Dangerous fake email scams Page 27

You had me at 'dichtstbijzijnde.'


Got the email below - £500 just in time for xmas! Lucky, lucky me.

On the 10/11 2017 we informed you that we had a £500 MORRISONS gift card available and that we could send to you.

We have still not received your application to receive the gift card. Please let us know as soon as possible if you are still interested.

Here is the exclusive application link valid for this email address only:
Just click here and answer 3 quick questions to qualify.

Best Regards,

Your customer service team - Gift Card division

No fair - I want one! :(

Beware of emails with this subject: Important Information About your BT Email Address

saying: That means your BT email address will stop working after 15 December 2017,

I think it is a scam , a phishing attempt, when you hover over any links you see they they are not a BT domain name, they are for example: http://serefseven.com/js/new/index%20(2).html


This arrived in my spam folder today with the subject of "hey". I'm going to pen a reply and hopefully we can meet up. Anyone who thinks I'm cute and at the same time very sexy and smart gets a thumbs up from me.

Dear Jamie, My name is Nastya, and finally I decided to write to you. I'm from Russia, but now I live in the USA :-) I saw you photos on Facebook and cant get you out from my head. You look cute and at the same time very sexy and smart, just like my type. Wanna talk to you, what about you? If you would like to know more about me, please, email me. My email is **************@rambler.ru xXx, Nastya :-)

I notice you're keeping the email address to yourself.

Quote: Chappers @ 29th January 2018, 10:43 PM

I notice you're keeping the email address to yourself.

:D I did post it in full originally but then editied it out a few minutes later. I realised it would be available in search engines and being from a spammer address it might be preferable to not post it in full. Not sure if it even matters though.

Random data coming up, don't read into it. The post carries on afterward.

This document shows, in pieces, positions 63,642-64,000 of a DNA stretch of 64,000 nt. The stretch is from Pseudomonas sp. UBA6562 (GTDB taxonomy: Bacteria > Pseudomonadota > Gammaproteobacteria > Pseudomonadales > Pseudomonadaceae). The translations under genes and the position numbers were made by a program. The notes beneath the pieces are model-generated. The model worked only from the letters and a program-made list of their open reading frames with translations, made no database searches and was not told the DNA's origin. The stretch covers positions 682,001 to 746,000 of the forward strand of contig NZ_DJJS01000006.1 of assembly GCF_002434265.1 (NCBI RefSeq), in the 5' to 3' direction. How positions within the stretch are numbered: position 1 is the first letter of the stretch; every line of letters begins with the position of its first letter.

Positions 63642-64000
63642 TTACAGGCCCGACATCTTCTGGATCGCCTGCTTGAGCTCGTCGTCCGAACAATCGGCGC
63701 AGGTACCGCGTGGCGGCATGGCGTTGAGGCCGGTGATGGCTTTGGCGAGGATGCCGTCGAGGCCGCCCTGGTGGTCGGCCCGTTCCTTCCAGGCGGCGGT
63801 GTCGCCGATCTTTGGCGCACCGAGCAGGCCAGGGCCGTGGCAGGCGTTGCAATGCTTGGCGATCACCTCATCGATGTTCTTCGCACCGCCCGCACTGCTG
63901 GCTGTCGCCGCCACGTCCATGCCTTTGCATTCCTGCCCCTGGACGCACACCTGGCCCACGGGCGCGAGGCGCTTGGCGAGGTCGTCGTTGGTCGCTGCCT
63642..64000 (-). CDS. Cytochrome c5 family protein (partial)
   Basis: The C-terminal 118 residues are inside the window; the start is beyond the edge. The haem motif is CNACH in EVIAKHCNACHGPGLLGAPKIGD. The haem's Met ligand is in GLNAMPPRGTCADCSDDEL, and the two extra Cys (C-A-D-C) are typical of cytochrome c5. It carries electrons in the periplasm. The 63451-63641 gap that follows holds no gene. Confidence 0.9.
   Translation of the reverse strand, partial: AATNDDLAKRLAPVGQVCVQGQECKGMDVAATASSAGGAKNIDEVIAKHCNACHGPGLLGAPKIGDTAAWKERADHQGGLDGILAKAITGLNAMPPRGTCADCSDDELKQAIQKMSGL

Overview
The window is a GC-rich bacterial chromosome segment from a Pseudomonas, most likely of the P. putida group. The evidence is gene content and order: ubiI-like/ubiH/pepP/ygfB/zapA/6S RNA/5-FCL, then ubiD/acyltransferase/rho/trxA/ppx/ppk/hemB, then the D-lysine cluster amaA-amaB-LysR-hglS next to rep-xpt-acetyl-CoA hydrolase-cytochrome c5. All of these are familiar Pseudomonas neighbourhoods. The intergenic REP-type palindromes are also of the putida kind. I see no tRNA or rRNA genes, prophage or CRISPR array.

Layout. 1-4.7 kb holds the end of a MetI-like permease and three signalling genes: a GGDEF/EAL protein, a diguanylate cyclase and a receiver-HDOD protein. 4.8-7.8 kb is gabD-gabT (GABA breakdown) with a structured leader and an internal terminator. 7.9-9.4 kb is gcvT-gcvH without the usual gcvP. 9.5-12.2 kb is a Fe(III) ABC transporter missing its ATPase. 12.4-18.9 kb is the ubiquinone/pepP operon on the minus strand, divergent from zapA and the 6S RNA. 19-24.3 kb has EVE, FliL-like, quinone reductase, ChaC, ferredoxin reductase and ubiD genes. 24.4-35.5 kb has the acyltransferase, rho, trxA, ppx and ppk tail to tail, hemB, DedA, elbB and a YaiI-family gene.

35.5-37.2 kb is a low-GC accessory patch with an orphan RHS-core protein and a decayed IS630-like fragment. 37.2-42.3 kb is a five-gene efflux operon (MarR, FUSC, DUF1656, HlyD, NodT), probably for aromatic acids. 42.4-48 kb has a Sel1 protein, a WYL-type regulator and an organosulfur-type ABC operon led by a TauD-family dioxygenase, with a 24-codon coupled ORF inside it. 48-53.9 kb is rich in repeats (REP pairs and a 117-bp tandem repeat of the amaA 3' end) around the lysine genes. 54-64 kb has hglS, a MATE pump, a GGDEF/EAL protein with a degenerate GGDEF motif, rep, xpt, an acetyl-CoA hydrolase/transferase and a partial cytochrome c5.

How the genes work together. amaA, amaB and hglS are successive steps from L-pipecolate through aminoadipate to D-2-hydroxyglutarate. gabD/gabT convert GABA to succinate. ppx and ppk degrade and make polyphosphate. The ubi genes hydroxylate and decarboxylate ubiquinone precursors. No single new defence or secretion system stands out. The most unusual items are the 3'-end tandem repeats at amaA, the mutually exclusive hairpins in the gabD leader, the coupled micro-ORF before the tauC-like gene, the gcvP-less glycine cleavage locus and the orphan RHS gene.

Had a fairly standard phishing email re my BT email account. The bit that got my attention though was the address it 'came' from -

The use of r n after the @ looks like an m at first glance, crafty buggers.

I had to look twice to see it.

Quote: Stephen Goodlad @ 30th January 2018, 8:59 AM

I had to look twice to see it.

Me too.

Why can't the powers that be stop this tide of phishing emails? They seem to know everything about me easily enough, they must be able to find and stop these people. If they don't then we might all become wary of using the web.

Quote: playfull @ 30th January 2018, 9:24 AM

Me too.

Why can't the powers that be stop this tide of phishing emails? They seem to know everything about me easily enough, they must be able to find and stop these people. If they don't then we might all become wary of using the web.

The target that the phishing email sends you to is normally a valid (respectable) website, but it wasn't secure and the baddies have hacked into it and added the extra phishing pages without disturbing the rest of the website. This makes it very difficult to positively identify a phishing email as malware.

There are quite good add-ons available for many email client programs for identifying likely phishing attempts.

The best test though in my opinion is to hover your mouse over the link and see if the domain name is really that of the apparent sender of the email. Don't be fooled by tricks in the domain name, the real domain name is the last two portions before the first "/" sign . Tie that to your knowledge of whether the apparent sender would ever be likely to send such a request. If in doubt don't click it, instead send a separate email to the apparent sender (type the address in, not by clicking) asking if they really sent this...